There is no guarantee GP practices will continue to receive funding for the provision of the extended hours access DES, under the new GP contract.
From July, the extended hours access DES will be transferred from practices to the new primary care networks.
The change, which forms part of a the five-year GP contract, means NHS England will no longer directly pay practices to deliver the service, although the BMA said the money should flow from the networks into the practices.
Under existing extended hours DES, practices are paid to ‘offer patient consultations face to face, by telephone or by other means at times other than during the core hours’ as stated in the contract.
But NHS England said it intends to move the service’s requirements and funding to networks in a bid to better join up the urgent care system.
BMA GP Committee chair Dr Richard Vautrey told Pulse practices ‘will not get the money directly’, and explained it will be allocated to the networks, which will then decide how to disperse the money between the practices.
Although Dr Vautrey could not confirm whether practices will be guaranteed to receive the funding, he said it ’should flow back to practices through the networks’.
NHS England said rather than ‘removing’ the current pot of funding for the extended hours access service, which totals £87m, it will ‘transfer’ the money to networks from July 2019.
This will come on top of a recurrent £30m, which will be added to the global sum in 2019/20 to ‘reflect the increased population coverage of the extended hours access requirements’ and fund the new 111 direct booking service.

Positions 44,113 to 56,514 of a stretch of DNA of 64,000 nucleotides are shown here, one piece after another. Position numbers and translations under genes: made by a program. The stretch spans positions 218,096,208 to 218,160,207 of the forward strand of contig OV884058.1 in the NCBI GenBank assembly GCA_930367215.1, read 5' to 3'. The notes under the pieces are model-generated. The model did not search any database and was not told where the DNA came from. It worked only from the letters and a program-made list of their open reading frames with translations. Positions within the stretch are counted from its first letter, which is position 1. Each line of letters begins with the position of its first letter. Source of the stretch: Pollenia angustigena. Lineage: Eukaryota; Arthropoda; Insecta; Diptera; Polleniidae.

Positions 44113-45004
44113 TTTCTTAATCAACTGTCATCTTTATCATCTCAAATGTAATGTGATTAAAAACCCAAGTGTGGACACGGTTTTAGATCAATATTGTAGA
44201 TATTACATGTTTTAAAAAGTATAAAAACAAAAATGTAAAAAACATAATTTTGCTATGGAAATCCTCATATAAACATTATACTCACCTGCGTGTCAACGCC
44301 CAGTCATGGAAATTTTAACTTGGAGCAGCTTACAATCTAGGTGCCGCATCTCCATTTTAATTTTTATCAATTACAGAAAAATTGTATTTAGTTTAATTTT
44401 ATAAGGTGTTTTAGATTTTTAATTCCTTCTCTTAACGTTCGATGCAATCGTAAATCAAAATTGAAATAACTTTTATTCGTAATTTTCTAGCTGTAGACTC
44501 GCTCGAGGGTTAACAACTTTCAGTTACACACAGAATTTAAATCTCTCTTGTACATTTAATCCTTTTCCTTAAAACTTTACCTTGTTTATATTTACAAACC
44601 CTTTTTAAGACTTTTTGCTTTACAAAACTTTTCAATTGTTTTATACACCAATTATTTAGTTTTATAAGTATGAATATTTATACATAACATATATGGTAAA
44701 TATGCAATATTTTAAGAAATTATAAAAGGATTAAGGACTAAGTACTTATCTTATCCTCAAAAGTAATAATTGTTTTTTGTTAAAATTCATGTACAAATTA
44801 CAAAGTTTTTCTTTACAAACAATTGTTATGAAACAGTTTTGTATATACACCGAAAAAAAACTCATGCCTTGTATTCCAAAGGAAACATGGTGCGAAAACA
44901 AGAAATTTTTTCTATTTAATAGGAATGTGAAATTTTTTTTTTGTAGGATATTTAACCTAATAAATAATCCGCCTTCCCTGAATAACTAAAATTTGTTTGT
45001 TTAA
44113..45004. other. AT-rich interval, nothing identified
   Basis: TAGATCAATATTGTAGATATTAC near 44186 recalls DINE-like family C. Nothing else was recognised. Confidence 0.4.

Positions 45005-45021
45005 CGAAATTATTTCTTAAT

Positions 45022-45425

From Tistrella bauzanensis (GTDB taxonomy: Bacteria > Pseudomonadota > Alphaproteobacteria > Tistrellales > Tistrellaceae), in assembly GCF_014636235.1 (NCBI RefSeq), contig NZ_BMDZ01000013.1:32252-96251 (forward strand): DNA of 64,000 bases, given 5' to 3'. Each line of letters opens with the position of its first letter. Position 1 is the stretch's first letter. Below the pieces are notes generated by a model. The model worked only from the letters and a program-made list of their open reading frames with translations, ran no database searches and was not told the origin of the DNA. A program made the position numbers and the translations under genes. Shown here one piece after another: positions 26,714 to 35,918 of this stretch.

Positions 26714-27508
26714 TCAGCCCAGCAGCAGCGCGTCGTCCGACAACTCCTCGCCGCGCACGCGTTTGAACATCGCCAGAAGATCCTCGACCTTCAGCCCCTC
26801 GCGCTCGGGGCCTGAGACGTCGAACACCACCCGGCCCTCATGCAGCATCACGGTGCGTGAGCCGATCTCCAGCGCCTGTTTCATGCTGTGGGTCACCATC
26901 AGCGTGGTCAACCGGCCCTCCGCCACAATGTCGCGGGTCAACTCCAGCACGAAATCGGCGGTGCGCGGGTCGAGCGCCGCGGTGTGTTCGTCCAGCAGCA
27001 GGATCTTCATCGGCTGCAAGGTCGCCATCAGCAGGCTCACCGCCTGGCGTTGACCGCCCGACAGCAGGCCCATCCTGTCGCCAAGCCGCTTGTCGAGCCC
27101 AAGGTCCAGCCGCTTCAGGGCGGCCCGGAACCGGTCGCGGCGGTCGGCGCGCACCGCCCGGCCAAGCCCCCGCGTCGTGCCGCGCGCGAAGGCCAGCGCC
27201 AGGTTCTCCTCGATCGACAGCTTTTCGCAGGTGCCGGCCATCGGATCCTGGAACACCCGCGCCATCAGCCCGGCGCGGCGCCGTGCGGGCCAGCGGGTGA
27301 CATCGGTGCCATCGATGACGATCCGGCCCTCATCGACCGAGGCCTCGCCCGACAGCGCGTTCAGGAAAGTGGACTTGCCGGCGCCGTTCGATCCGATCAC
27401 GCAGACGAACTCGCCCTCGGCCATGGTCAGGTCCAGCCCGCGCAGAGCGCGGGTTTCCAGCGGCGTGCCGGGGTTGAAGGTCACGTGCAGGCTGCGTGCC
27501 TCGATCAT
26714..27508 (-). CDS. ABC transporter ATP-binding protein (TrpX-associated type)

The contract said: ‘Transition will begin on 1 July 2019.
‘Instead of allowing the extended hours access DES to draw to a close, removing £87m a year from general practice contract funding, we have agreed to transfer the extended hours access DES requirements and existing funding to the network contract DES from July 2019 until it becomes part of the funding for the combined access offer in April 2021.’
The primary care networks – which will cover 30,000 to 50,000 patients and be led by a local GP in a clinical director role – were announced earlier this month, with practices being mandated to join them in return for a £4.5bn funding boost.
According to NHS England, an average network with a population of 50,000 will be required to provide 25 hours extended access per week, which will be shared between morning, evening and weekends.
’All extended hours slots would, as now, need to be delivered by the constituent practices of the network’, it added.
Dr Vautrey said further documents detailing the structure of primary care networks and how they will work will be released in the next couple of weeks.